Israel is widely believed to have nuclear weapons capability but has not signed major agreements, including the Nuclear Nonproliferation Treaty, which is aimed at curbing the spread of nuclear arms.
“What surprises us is that at a time when the International Atomic Energy Agency is intensifying its efforts and monitoring (NPT) members countries … we see that it continues to ignore the rejection of Israel in not joining the treaty,” Saudi Arabian Foreign Minister Prince Saud al-Faisal said on Monday.
“This constitutes a serious threat to the security and stability of the whole region,” he told the annual meeting of the UN General Assembly.
Under US pressure, the IAEA – the UN nuclear watchdog – has given Iran until 31 October to prove Tehran’s claim it has no intention of developing nuclear arms and it merely hopes to use nuclear technology to produce electricity.
Egyptian Foreign Minister Ahmed Maher said: “It is unacceptable that Israel’s possession of such weapons should remain a reality that some prefer to ignore or prevent the international community … from facing it squarely and frankly.”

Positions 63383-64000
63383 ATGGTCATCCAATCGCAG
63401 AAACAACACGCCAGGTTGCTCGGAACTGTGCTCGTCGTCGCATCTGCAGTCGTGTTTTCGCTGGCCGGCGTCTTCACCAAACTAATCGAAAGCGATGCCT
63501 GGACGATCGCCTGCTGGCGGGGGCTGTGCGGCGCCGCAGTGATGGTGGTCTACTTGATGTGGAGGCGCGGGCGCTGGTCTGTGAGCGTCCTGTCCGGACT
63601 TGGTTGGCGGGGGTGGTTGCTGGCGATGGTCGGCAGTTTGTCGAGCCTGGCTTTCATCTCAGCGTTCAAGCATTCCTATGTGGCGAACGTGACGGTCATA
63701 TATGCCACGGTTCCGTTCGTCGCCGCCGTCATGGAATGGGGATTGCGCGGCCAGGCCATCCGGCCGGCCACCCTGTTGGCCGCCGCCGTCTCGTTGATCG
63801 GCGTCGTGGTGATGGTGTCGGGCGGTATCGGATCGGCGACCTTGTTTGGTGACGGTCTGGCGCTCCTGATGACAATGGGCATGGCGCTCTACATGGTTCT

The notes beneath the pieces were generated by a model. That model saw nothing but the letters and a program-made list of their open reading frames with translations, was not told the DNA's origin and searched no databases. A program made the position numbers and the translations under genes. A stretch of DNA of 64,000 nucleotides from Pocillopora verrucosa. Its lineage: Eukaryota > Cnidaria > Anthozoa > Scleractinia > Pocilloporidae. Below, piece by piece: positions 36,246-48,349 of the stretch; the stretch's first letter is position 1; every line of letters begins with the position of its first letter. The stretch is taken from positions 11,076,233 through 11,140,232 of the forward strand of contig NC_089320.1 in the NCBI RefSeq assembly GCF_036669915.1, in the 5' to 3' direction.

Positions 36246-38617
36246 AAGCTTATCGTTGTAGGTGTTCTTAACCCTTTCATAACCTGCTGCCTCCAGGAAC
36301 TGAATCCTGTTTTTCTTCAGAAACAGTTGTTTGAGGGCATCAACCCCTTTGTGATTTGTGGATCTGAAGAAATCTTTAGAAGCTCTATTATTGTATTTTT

“Some quarters selectively choose to level their false accusations at some Arab and Islamic states… while simultaneously ignoring the Israeli arsenal of weapons of mass destruction, including nuclear, chemical and biological weapons”
Syria, accused by the United States of developing chemical and biological arms, took aim at both Washington and Israel.
Foreign Minister Farouq al-Shara noted that “a lot has been said lately about the dangers of the proliferation of weapons of mass destruction by countries that already have different types of such weapons.”
“Some have even waged war under the pretext of eliminating these weapons,” he said in an apparent reference to the United States and its war to oust Saddam Hussein in Iraq.
Shara called it “regrettable… that some quarters selectively choose to level their false accusations at some Arab and Islamic states but not on others, while simultaneously ignoring the Israeli arsenal of weapons of mass destruction, including nuclear, chemical and biological weapons”.
However, the Arab ministers repeated their support for making the Middle East region free from all weapons of mass destruction.
Israel maintains an ambiguity about its weapons programmes but is believed to have between 100-200 nuclear weapons, a stockpile of chemical weapons and an active biological arms programme.